Maybe the government can prove its worth and get off its ass and quickly figure out how to close this loophole, then go after Martin and others like him.

The case of KV Pharmaceuticals that I cited was a little different since compounding labs had already been making the drug Makena. In that case, the FDA actually sent these labs a letter essentially saying, "Go ahead and keep making the drug even though KV now has a patent for it. We are choosing to not enforce their patent because their price increase was bs."

KV never had a patent for Makena. What they did have was "data exclusivity" which meant the FDA could not approve another version of the drug for at least 5 years.

What they were counting on was the FDA clamping down on the compounding pharmacies, since they weren't selling an approved version of the drug.

The FDA, seeing KV's strategy, declined to shutdown the compounders which resulted in KV declaring bankruptcy. KV restructured, reduced the cost of the drug and created a sustainable business. They were acquired by Valeant I believe.

They should just allow importing drugs from other markets that have good enough quality standards - like the EU or Canada I guess. Problem solved.

I'm sure he'd be happy to let that go unprotested ... "Skrelicame to attention after his attempts to have the FDA not approve drugs being produced by companies whose stocks he was shorting".

Who needs morality in the free market, right?

I often see the "free market" referenced in contexts like this where it's the interactions of a corrupted government entity that is at the root of the trouble - yet the free market is the entity in the crosshairs.

Where is the government interference here? How is the FDA or whomever enabling this behavior?

The FDA was the big lever that Skreli was attempting to use to skew the market in his favor.

If the FDA weren't so powerful, flawed, and easily corruptible, the strategy would make no sense.

So on a weaker FDA it would be exactly the same, except that now your guarantees about the safety and efficacy of the drug are reduced. How is that better?

How about a weaker FDA that simply advised people on the safety and efficacy of drugs rather than forcing everyone to follow their rules? That would technically be a weaker FDA, but enable more freedom for patients and their doctors to pursue treatments that they found efficacious.

How about a weaker FDA that allowed the import of drugs from other countries? That would create international scale competition for the US drug purchasing market.

There are lots of ways that we could get creative in solving these problems if there weren't a monolithic government agency in the way of our personal freedoms.

Because when people are fucking dying they tend to try whatever options they have left even if they're not guaranteed to work 100%. So now the market every disease for anyone in a precarious position will be saturated by shitty chemicals tested with far less rigor.

Seriously, it's like you're just ignoring what happens in every country that currently does have weaker systems and who look up to the strong regulatory practices of the US and Europe for exactly that reason.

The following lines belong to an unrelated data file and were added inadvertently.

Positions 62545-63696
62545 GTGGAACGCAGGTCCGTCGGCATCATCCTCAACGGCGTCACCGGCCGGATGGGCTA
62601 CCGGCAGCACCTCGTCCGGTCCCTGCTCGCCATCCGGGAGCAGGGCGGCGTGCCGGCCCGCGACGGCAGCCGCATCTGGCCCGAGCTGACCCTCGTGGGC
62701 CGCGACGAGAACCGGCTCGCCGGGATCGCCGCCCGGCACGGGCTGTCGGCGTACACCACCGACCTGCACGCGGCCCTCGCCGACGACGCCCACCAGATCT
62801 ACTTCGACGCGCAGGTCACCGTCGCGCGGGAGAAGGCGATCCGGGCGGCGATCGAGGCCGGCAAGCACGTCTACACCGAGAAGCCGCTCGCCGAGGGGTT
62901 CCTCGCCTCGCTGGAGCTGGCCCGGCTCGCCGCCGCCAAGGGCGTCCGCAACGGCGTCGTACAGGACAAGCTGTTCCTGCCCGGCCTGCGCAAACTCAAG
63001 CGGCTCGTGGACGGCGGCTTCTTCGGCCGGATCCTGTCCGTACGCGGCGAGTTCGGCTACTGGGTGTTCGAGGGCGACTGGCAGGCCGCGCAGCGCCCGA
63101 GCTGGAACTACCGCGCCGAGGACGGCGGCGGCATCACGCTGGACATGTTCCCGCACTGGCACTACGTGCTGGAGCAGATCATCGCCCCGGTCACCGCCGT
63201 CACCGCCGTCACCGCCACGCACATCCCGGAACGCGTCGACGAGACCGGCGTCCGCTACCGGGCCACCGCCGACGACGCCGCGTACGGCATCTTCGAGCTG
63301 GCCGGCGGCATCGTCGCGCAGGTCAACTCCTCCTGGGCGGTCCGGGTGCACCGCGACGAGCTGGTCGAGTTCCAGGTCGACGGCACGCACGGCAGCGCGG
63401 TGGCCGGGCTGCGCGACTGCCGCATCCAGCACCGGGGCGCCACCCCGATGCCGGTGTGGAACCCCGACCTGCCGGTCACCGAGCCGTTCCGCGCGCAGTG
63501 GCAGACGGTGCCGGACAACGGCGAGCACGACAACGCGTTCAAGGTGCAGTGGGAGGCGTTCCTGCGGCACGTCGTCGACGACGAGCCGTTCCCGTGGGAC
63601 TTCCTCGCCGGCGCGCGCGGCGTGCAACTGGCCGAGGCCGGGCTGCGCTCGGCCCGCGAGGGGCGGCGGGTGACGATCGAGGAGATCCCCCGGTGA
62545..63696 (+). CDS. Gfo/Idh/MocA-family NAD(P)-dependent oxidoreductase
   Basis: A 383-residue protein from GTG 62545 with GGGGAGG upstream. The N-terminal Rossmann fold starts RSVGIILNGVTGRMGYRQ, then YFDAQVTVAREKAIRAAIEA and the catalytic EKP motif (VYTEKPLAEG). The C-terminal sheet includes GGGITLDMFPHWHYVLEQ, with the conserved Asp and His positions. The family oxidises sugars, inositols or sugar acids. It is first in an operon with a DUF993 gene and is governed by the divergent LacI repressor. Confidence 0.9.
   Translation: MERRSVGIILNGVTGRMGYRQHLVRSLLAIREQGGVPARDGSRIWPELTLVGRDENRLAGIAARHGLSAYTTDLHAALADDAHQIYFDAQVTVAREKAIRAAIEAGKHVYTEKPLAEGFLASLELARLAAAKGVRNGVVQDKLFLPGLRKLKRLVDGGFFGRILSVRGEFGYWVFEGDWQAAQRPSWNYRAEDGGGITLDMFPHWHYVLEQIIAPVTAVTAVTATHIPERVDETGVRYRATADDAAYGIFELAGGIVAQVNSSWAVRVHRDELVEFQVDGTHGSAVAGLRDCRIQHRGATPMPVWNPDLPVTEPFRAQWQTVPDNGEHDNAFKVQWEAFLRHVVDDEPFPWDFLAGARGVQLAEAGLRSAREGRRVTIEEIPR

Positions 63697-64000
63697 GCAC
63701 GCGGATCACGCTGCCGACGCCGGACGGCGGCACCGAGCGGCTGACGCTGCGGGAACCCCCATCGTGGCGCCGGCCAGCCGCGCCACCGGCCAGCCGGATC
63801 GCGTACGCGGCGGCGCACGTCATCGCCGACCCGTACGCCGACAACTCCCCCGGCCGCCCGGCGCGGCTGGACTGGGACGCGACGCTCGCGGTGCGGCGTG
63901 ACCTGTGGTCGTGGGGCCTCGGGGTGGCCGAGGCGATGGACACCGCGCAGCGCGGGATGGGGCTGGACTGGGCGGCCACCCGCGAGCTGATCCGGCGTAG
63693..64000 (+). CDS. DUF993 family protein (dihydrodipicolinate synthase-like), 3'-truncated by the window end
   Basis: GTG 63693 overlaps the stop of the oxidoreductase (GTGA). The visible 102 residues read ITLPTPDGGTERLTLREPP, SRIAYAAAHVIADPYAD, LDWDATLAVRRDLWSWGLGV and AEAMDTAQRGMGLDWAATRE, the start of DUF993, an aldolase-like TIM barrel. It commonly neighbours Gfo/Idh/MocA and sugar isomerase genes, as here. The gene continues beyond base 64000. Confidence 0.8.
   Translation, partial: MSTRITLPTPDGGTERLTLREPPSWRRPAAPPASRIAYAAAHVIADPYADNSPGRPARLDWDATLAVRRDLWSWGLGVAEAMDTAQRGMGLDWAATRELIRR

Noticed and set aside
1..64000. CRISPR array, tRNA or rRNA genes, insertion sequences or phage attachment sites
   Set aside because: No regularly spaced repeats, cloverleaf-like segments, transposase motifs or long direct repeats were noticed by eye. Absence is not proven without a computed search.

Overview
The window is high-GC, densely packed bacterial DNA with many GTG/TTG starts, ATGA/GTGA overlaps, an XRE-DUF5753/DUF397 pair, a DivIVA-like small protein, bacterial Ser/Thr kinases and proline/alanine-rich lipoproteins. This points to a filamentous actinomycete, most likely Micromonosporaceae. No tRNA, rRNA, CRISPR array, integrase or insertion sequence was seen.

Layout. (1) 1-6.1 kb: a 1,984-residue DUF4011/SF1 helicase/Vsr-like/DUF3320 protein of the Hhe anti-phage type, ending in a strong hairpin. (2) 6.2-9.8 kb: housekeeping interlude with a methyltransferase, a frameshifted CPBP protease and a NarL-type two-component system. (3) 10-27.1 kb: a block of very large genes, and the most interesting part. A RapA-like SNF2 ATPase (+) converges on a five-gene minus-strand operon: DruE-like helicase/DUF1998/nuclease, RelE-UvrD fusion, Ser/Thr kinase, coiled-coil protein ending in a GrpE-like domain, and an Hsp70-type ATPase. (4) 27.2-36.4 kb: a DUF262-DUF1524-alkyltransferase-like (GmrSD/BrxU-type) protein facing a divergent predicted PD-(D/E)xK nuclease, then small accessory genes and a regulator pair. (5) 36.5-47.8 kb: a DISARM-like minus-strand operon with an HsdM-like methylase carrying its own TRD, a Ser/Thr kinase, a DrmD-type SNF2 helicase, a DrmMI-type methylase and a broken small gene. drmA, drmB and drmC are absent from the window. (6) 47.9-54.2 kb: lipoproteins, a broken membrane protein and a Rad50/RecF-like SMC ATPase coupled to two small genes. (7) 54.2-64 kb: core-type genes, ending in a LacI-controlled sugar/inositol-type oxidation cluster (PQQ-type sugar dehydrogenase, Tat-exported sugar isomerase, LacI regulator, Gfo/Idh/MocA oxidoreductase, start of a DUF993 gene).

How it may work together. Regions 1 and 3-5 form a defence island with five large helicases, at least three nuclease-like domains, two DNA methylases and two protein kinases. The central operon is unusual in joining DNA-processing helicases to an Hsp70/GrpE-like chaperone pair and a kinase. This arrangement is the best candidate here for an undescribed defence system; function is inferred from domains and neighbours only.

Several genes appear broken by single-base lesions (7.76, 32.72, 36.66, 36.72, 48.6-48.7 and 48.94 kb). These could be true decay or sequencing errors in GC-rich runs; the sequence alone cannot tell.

That is a very biased view of the situation.

Pharma companies try to put the best face on data to get a drug approved. Analysts try to approach the data in an impartial way. If an analyst looks at the data and sees issues, it makes sense both ethically and financially to push for the drug not to be approved. Ethically, if the drug doesn't work as advertised, it is better that it is not sold as a cure. Informing the FDA of your analysis is a duty. Financially, if you think the drug doesn't work, it makes sense to short the stock in the belief that it won't be approved.

Pharma companies always present it as hedge funds trying to kill their products, but if the data is strong and the drug works, the analyst could just go long on the company instead.

Yes, it makes sense ethically to push the FDA not to approve a drug you think won't work. It also makes sense financially to bet that the FDA won't approve a drug that you think won't work. But it doesn't make sense ethically to do both, both directly because it creates a conflict of interest, and indirectly because that very conflict of interest undermines both the objectivity and the credibility of your recommendation not to approve the drug.

You are arguing ... what, here? That people with some sort of knowledge of a product/company/industry's prospects shouldn't be allowed to buy/sell positions in that company?

If I understand you (and I may not), and we were to come to the conclusion that "there ought to be a law", I have no idea how that would even be structured/written.

Yes, I think you are correct that you did not understand me. I'm sorry.

Please don't apologize - I'm apparently the one with reading comprehension issues.

I don't think your view of the situation is any less biased. The problem is that there is very little incentive to ever reject a drug. Shorting is the only case I can think of and even that assumes the drug in question is important enough to actually move share price.

Remember the FDA is primarily concerned with a drug not harming people, the extent to which it's actually beneficial is of secondary interest at best: http://www.fda.gov/Drugs/DevelopmentApprovalProcess/HowDrugs...